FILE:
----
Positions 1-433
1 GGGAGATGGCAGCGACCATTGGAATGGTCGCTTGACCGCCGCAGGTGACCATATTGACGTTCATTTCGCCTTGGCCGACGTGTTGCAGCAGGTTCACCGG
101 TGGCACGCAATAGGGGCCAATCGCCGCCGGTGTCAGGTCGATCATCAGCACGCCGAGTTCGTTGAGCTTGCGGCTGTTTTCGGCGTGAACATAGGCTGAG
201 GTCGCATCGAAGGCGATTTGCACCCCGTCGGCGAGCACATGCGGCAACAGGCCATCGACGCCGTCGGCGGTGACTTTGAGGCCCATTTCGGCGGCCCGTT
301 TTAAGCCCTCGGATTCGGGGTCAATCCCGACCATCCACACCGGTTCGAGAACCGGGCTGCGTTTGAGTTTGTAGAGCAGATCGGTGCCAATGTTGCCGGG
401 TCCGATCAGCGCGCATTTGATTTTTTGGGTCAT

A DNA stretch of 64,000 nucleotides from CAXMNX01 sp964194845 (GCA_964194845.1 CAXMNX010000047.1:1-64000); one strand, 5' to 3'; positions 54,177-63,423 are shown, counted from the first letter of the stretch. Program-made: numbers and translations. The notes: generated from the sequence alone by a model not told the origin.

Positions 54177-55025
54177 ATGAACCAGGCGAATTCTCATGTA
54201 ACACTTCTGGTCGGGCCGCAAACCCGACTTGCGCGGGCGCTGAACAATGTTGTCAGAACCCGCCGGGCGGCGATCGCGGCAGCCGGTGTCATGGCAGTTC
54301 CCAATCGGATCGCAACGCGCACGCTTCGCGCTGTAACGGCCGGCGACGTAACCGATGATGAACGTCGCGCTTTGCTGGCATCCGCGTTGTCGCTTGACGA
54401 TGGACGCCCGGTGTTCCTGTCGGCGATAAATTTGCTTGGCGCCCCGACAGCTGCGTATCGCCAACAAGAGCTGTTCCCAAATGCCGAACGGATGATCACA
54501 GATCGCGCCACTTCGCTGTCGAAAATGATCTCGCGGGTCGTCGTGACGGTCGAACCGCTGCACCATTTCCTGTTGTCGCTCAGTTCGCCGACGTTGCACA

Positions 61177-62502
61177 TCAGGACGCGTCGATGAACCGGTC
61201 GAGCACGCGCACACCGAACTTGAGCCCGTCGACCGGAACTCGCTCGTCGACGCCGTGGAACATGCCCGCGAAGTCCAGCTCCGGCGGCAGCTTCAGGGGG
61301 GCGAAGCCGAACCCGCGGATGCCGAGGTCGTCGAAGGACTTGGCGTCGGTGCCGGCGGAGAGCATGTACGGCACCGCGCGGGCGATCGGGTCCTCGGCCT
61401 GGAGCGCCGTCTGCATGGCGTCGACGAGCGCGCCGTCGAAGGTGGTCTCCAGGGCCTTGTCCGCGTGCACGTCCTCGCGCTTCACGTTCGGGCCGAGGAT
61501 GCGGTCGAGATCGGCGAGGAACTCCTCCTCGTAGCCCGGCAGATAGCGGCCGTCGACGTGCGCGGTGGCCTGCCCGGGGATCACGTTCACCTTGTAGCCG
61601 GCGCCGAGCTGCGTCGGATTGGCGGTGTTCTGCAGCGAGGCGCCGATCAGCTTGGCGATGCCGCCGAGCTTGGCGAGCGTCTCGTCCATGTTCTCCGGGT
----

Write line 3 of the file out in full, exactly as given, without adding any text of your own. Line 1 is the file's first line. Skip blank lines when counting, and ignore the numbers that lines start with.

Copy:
101 TGGCACGCAATAGGGGCCAATCGCCGCCGGTGTCAGGTCGATCATCAGCACGCCGAGTTCGTTGAGCTTGCGGCTGTTTTCGGCGTGAACATAGGCTGAG